“While the state of Alabama is fortunate to this point to not be suffering from gas shortages, there have still been reports of panic-buying and gas price increases,” he said in a statement. “I echo Governor Ivey’s request that Alabama residents refrain from panic-buying, which would only cause more anxiety in the market. As Colonial has stated publicly they are working vigorously to reestablish service.”

The Colonial Pipeline shutdown comes as the average price of gas in the U.S. has risen from $2.112 per gallon before President Joe Biden was elected to $2.985 per gallon this week.

Sean Ross is the editor of Yellowhammer News. You can follow him on Twitter @sean_yhn

10 hours ago

Vocational center for construction, electric vehicle, aviation technology fields coming to DeKalb County

Governor Kay Ivey on Tuesday announced a $1 million grant to help the Fort Payne Board of Education construct a new vocational center aimed at training students in careers that include construction, electric vehicle and aviation technologies.

The funds come from the Appalachian Regional Commission (ARC), an economic development agency of the federal government and 13 state governments. The Alabama Department of Economic and Community Affairs administers the ARC program in Alabama.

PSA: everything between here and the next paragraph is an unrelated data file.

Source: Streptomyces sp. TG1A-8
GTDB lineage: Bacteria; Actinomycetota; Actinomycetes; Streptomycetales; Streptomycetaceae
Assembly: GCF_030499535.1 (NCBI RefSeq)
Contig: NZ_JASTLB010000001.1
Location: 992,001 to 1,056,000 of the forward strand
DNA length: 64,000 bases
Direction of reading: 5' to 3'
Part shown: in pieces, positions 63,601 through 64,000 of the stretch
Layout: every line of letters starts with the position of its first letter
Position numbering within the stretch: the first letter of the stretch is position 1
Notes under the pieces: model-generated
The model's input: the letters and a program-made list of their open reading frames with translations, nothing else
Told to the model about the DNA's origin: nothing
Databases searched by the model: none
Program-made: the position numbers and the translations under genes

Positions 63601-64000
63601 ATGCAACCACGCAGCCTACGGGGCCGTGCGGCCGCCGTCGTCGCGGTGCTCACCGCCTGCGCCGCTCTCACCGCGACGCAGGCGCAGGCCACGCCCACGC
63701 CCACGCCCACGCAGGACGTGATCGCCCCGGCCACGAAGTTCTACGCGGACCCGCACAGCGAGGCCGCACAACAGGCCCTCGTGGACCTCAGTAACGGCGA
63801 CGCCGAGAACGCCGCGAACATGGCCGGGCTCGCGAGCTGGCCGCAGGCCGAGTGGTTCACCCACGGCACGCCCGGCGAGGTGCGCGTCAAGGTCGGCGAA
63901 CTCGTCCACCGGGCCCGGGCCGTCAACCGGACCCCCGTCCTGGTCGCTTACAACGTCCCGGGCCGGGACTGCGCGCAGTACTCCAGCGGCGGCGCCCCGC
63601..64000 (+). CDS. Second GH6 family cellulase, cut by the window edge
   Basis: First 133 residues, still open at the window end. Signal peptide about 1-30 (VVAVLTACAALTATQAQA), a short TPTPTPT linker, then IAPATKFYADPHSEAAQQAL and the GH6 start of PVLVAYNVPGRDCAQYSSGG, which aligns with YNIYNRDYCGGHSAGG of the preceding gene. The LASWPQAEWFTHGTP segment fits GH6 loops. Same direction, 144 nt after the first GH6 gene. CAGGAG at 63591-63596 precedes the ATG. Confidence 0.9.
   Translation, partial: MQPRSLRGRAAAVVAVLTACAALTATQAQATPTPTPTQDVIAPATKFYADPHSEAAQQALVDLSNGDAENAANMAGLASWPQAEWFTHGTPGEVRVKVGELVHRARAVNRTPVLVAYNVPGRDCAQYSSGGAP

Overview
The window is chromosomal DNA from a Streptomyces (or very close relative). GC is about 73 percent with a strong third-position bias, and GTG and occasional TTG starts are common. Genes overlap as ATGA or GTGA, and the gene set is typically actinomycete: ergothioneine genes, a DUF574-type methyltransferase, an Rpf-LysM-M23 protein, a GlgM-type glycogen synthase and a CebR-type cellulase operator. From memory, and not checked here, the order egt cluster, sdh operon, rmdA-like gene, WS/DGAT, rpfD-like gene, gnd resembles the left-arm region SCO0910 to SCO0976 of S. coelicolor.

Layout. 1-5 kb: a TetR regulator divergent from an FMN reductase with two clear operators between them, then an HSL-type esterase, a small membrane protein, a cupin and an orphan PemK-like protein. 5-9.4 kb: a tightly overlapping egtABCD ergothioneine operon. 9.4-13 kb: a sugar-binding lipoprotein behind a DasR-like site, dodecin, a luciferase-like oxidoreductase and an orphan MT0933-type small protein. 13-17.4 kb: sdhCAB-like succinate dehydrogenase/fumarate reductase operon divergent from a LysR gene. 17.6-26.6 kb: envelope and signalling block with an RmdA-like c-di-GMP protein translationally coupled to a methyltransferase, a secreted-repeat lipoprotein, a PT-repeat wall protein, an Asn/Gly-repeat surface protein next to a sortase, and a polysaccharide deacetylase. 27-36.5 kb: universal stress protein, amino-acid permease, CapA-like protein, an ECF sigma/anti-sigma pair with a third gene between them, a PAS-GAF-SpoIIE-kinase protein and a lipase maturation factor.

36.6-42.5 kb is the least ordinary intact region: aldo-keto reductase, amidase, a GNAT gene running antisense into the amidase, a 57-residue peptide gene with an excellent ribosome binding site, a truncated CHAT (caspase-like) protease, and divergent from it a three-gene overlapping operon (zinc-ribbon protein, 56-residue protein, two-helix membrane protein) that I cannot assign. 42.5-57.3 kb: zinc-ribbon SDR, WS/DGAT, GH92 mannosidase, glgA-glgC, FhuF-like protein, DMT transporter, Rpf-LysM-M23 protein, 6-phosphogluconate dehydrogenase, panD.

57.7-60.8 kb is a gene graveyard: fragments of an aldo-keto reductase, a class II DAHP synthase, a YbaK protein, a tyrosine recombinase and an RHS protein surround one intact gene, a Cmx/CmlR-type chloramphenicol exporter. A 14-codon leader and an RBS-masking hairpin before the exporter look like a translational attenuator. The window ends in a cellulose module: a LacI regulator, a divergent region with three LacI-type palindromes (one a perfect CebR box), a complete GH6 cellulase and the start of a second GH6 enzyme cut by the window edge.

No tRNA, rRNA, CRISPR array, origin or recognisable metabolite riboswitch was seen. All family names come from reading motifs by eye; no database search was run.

The new DeKalb County vocation center will prepare Fort Payne high school students and adults for the future while helping to meet the needs of Alabama’s workforce in several career fields.

“Alabama is sounding the call for a skilled workforce and the Fort Payne Board of Education is responding to that demand,” Ivey said in a statement. “This program will ensure that students graduating from high school will be ready for rewarding and high-paying jobs, and that employers will be hiring a qualified workforce to move our state forward.”

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RELATED: Guest: Electric vehicles important for Alabama’s automotive industry

The new Building, Electric and Aviation Technology Center will provide students with a rigorous training program in a workplace environment to ready them for careers.

“The path to rewarding careers does not always go through colleges and universities,” ADECA Director Kenneth Boswell added. “I applaud the Fort Payne Board of Education for offering other options for students who have the same dreams for successful careers but choose a different path to get there.”

The project is supported by Sen. Steve Livingston (R-Scottsboro), who chairs the Alabama Space Authority and the legislature’s Aerospace and Defense Caucus.

Sean Ross is the editor of Yellowhammer News. You can follow him on Twitter @sean_yhn

11 hours ago

Alabama State Senator Andrew Jones running for reelection